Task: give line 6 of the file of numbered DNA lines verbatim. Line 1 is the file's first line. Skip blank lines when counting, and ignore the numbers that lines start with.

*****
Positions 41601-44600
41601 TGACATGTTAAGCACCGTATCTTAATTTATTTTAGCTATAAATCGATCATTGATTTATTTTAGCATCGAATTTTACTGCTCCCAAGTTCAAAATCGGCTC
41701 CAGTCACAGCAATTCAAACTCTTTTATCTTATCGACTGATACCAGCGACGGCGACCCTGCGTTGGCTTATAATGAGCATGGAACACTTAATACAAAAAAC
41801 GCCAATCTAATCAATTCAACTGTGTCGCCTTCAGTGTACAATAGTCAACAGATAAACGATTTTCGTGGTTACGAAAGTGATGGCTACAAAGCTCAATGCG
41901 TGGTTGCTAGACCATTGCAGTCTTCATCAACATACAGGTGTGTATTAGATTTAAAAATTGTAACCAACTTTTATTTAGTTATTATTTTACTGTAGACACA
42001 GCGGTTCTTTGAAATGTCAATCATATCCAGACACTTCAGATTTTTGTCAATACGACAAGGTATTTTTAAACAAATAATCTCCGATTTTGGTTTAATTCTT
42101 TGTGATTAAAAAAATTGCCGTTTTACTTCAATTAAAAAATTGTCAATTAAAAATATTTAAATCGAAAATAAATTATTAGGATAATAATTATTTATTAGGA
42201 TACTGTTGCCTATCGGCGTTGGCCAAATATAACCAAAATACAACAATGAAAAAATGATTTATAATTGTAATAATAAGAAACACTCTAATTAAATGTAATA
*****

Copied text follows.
42001 GCGGTTCTTTGAAATGTCAATCATATCCAGACACTTCAGATTTTTGTCAATACGACAAGGTATTTTTAAACAAATAATCTCCGATTTTGGTTTAATTCTT